Recently, Cincinnati local news interviewed a woman who spent two years in jail for identity theft. The identity thief, known as Mary, made around $500 to $2,000 a day using fraudulent methods, which was more than enough to fuel her drug addiction. She told local news reporters that she and her husband siphoned around $50,000 from 250 victims before they were arrested.
Fortunately, significant financial losses resulting from identity theft can be prevented by practicing safety measures like document shredding in Los Angeles. Sadly, Mary's case is far from unique. During the late 1990s, a named Stephen Massey operated a major identity theft cell in America which victimized hundreds of people; Massey funded his meth addiction by dumpster diving.
But how do identity thieves manage to steal personal information right down to the victim's signature? Identity thieves tend to go after information they can use like account names, social security numbers, credit card numbers, driver's license numbers, and contact details—all of which can be obtained by dumpster diving. Such information can be easily copied to make fraudulent transactions in the victim's name.
When identity thieves obtain a victim's personal information, it's relatively easy to forge checks and make illegal transactions. Moreover, if identity thieves ensure that credit card bills and fraudulent withdrawals from bank accounts are sent to an address other than the victim's, the victim will remain blissfully unaware of these activities until serious damage has been inflicted. Fortunately, document shredding and other safety measures will prevent personal information from falling into unscrupulous hands.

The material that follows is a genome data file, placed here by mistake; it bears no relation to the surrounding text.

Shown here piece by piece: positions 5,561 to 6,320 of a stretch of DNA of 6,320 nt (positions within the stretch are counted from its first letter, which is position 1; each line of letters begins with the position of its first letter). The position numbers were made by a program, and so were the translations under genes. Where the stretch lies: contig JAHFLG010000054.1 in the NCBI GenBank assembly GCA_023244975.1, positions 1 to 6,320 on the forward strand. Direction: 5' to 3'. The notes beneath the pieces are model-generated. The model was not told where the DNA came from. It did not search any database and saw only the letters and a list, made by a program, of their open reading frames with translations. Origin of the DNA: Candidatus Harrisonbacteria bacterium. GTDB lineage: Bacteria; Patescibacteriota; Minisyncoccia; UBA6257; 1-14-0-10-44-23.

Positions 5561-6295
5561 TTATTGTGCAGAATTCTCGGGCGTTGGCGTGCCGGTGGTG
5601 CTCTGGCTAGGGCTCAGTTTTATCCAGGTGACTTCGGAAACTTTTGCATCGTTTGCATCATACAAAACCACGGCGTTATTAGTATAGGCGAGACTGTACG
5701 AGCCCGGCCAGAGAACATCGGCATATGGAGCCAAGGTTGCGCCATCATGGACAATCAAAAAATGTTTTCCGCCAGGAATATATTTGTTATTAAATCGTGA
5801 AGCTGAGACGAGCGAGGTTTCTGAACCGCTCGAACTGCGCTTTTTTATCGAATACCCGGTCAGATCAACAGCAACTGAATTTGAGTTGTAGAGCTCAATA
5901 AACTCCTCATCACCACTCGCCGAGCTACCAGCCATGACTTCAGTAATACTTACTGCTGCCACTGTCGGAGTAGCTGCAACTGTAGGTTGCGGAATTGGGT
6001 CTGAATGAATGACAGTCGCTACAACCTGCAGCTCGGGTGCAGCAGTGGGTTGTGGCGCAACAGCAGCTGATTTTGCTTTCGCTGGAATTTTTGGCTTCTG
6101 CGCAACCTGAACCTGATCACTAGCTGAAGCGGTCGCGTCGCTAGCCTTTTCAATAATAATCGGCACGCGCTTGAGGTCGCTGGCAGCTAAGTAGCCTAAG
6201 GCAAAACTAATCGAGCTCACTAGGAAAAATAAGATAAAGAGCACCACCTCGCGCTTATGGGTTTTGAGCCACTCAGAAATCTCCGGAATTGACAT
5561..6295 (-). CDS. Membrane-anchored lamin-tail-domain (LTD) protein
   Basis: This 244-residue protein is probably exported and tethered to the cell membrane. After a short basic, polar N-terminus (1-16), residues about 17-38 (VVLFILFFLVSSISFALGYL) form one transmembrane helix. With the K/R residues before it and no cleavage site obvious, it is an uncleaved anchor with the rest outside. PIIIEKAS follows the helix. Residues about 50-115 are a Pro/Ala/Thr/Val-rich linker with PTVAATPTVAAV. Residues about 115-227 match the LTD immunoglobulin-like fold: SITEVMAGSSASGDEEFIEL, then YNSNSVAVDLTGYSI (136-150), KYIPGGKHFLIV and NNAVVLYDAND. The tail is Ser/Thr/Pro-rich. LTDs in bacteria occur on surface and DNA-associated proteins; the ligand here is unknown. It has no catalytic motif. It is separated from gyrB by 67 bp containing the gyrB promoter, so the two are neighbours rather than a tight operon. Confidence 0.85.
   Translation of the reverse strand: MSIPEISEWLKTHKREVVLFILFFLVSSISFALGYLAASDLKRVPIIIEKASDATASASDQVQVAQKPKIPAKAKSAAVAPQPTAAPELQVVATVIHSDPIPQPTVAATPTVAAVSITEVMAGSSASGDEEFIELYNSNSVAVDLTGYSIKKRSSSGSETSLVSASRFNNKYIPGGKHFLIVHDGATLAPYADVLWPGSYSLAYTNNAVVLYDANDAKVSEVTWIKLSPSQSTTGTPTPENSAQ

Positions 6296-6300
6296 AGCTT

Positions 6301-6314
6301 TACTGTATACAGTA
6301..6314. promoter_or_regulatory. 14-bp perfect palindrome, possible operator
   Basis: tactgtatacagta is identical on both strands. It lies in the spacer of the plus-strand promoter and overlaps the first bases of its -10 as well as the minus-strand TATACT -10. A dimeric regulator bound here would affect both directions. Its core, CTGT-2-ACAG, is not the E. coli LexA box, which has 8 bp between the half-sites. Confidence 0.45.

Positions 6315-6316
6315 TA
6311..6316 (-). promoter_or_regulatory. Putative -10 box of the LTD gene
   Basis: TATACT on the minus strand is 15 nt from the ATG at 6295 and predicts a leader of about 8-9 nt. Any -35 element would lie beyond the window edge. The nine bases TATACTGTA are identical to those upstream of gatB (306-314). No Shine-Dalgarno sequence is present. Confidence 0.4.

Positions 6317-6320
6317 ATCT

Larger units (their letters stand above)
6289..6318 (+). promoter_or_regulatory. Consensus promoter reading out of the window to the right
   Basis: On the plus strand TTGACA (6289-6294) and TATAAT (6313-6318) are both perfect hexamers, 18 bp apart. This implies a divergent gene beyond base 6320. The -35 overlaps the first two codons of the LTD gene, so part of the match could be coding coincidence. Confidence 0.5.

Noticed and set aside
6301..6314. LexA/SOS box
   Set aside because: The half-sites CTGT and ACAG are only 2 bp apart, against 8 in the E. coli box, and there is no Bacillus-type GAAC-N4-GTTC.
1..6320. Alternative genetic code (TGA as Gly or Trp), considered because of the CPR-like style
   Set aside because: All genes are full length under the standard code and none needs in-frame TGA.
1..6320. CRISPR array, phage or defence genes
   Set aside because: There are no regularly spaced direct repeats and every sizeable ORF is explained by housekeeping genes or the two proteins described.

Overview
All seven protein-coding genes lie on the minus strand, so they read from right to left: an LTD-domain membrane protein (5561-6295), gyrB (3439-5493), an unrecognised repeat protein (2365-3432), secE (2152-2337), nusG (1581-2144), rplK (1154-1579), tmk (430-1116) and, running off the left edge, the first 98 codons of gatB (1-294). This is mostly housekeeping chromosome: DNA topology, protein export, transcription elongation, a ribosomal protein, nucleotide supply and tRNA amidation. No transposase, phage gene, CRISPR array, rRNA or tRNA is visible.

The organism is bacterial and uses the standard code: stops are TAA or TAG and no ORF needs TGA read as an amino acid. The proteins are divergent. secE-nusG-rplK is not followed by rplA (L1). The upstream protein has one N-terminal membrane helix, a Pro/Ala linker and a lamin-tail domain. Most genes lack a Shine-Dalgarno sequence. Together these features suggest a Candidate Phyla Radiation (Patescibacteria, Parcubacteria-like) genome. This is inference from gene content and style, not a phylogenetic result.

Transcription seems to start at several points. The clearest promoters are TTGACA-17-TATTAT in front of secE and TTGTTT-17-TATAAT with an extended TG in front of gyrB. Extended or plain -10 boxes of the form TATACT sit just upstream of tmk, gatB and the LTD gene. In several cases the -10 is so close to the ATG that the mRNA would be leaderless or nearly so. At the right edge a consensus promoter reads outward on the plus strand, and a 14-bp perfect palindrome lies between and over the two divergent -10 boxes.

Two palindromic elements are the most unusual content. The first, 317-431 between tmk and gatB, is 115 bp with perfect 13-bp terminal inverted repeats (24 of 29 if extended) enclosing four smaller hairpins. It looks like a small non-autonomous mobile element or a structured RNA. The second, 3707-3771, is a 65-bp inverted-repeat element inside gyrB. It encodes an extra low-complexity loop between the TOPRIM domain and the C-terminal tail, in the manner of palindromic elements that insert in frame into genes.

Identity theft is a major issue in America, particularly in large cities like Los Angeles; the LAPD reported 10,000 cases of identity theft in 2003. Hence, document shredding in Los Angeles should be incorporated into the data protection plan of every individual and organization. Dumpster divers are welcome to try and obtain sensitive information, but the fineness of the shredding process can make reassembly attempts futile.
By hiring a professional document shredding firm to handle all aspects of the disposal process, you can safeguard your personal data and prevent identity theft. Shredded documents won't end up in the dumpster, but will be disposed off or recycled in a secure location. You can go to the WKRC-TV website for more of Mary's story, as well as the website of the US Department of Justice for more information on identity theft: justice.gov/criminal/fraud/websites/idtheft.html.
Document Shredding in LA: Safeguarding Personal Information